"Think of it like this : until you find some circuit boards, your people have no idea that electronics are even a possibility."

Today I'm not going to talk about what I'm doing this week, mostly because I'm not sure (which is why this is a day late).  Instead I'm going to describe how Research is actually going to work (everything going to plan).

In city-building games like Before, you need to unlock new buildings at a rate that allows players to understand them as they're learning.  If you started the game with 100 different things you could build, the amount you'd have to understand all at once would be paralyzing.  Even once you know the game, it's much easier to play if buildings become available to you in a sensible order and rate, again so that you aren't overwhelmed by choices when you're just starting out a new game.

Games in this genre have several main ways of unlocking buildings over time.  Kingdoms and Castles has all the buildings unlocked from the start, but the amount of resources required to build them is carefully balanced so that you gain access to them at a good rate.  In the Anno games, buildings are unlocked as your population grows.  And in The Colonists, you have a research building, where you unlock nodes on a technology 'tree', which in turn unlock buildings.

For Before, I'm not quite happy with any of those models.  The Kingdoms and Castles model only really works if you have a relatively small number of buildings.  The Anno model requires multiple 'types' of citizen and large eventual populations to have enough gating points to be interesting.  And I don't much like the technology tree model, because I feel like that's not how research works - you don't know where you're heading, and you can't just throw '100 wood and 50 stone' in a pot and get Mining out of it.  The other thing is that I wanted something that fit in with the themes of Before - rebuilding from the death of civilisation in particular.

After a lot of thought, and a long brainstorming session with some other game devs, I've come up with something I'm happy with.  Under the hood, it's actually just a tech tree like The Colonists, just hidden away.  If you build an Explorer building (all names are temporary :) ), explorers will go out and search through rubbish heaps left over from the ancient civilisations.  In doing so, they'll find scraps of ancient knowledge, which will be brought back and stored in a Library building.  There are different types of knowledge, that for the moment I'm describing as colours (so Green knowledge, Blue knowledge etc).  Some are rarer than others, and not available on your starting island, so you've got another reason to go out exploring.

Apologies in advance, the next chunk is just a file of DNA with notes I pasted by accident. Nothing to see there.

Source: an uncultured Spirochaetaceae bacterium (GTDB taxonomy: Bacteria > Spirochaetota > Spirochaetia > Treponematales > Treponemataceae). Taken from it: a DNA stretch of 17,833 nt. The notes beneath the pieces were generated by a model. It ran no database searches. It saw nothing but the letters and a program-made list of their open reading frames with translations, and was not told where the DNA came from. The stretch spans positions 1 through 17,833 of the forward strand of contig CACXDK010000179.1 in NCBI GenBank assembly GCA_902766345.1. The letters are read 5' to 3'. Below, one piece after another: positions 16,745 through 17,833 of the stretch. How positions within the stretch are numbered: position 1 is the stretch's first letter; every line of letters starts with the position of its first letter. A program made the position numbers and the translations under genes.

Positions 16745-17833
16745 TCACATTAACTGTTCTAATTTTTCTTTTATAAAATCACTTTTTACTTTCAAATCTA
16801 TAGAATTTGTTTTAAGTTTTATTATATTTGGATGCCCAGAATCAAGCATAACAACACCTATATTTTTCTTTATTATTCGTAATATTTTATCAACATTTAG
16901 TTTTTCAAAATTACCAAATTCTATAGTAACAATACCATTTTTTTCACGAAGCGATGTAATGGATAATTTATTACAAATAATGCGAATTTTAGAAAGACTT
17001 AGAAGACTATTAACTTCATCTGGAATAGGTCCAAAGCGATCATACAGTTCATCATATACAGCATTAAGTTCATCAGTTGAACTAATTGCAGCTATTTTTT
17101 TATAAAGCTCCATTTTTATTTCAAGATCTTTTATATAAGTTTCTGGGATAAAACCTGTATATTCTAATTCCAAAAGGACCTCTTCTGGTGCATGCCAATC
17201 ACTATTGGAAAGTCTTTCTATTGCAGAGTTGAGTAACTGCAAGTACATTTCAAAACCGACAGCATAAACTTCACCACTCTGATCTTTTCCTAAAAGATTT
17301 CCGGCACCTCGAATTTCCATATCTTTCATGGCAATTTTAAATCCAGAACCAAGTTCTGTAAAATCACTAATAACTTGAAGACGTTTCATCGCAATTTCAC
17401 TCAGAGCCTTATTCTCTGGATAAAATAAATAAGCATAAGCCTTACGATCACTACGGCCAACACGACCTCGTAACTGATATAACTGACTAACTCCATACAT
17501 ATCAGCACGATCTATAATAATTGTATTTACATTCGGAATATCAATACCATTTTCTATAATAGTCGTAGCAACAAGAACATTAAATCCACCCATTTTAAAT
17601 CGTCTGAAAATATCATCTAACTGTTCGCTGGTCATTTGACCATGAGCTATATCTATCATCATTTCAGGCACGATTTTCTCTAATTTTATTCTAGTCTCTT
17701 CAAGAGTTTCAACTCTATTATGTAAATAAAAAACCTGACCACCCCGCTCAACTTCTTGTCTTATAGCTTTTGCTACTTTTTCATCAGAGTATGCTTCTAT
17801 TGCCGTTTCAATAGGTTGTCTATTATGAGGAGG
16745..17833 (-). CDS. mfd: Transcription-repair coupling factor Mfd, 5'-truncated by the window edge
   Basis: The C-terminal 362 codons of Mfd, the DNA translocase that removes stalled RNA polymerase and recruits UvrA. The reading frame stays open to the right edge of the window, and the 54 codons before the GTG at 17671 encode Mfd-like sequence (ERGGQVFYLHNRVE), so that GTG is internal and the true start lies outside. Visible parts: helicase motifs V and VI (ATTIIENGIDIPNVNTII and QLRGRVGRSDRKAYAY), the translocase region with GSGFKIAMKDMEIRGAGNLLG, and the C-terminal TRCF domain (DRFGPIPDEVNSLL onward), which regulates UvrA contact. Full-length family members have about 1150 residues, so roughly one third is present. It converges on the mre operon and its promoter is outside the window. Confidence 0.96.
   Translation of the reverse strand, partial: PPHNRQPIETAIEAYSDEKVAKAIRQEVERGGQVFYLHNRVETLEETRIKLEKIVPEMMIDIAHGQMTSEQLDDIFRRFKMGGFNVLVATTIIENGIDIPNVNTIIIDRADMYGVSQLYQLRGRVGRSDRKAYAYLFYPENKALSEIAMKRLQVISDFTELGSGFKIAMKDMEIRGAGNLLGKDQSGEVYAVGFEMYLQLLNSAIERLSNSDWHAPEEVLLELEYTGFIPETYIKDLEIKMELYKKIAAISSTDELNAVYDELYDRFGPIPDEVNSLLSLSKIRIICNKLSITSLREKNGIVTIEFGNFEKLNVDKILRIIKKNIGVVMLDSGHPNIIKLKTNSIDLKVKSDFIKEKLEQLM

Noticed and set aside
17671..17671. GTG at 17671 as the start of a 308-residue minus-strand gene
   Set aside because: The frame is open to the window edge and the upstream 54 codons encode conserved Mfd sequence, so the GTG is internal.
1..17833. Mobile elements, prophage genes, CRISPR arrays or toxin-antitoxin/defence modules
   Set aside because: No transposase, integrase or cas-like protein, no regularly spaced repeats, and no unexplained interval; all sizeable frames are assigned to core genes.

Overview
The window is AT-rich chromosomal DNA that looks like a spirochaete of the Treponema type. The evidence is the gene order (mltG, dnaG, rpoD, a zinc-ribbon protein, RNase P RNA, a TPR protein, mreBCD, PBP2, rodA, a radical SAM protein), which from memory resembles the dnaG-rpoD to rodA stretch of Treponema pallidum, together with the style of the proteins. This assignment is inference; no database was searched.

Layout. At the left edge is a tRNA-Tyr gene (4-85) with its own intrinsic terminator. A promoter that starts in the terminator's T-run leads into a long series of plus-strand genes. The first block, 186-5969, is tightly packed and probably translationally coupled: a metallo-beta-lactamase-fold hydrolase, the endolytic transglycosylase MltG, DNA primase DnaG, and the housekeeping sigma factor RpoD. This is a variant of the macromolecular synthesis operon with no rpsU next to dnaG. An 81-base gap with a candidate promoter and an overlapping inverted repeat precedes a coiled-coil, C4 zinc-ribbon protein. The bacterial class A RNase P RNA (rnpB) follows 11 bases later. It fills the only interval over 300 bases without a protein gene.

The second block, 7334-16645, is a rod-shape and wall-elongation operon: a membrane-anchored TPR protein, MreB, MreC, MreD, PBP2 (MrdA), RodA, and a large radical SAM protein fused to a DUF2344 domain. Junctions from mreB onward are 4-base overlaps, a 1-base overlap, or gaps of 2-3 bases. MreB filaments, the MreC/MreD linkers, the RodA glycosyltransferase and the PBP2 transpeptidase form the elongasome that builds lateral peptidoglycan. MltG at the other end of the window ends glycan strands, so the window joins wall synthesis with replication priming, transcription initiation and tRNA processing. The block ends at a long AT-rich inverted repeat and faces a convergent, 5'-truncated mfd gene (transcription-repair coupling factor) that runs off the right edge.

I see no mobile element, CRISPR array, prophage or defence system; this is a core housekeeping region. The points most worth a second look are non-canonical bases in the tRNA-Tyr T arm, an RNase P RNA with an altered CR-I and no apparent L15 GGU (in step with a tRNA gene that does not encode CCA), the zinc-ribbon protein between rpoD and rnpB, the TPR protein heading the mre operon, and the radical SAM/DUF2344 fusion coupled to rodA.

In the Library building, you can choose what technologies you want to invent.  Each one requires a certain amount of one or more colours of knowledge.  So for example, Mining needs 10 Green knowledge, whereas Space Flight needs 100 Green, 50 Blue and 10 Purple.  As you invent technologies, other more advanced technologies become available, and new buildings and abilities are unlocked.

So far, so Tech Tree.  What's the difference, I hear you ask?  Well, there are two.  First of all, I'm not intending to show the player the 'tree' - nowhere will there be something that shows you that if you have Mining you unlock Metalwork, which leads to Space Flight.  On the Library, you can only see the technologies you've already unlocked, and the few that are available to you now to choose from.  The second is that in order for a technology to be visible, you don't just have to invent all the prerequisite technologies, you also have to find at least some of all the research colours that are required.  So, for example, until you find some Orange knowledge, you'll have no idea that Bathhouses and Taverns are things you can even get.  Think of it like this : until you find some circuit boards, your people have no idea that electronics are even a possibility.

The hope is that by hiding the tree, and by using resources that are linked to the knowledge of the past rather than physical resources of the present, the feeling of the game will be right.  Mysterious and based on rebuilding from the past, but not obtuse and annoying to play.  Only way to find out is to give it a go!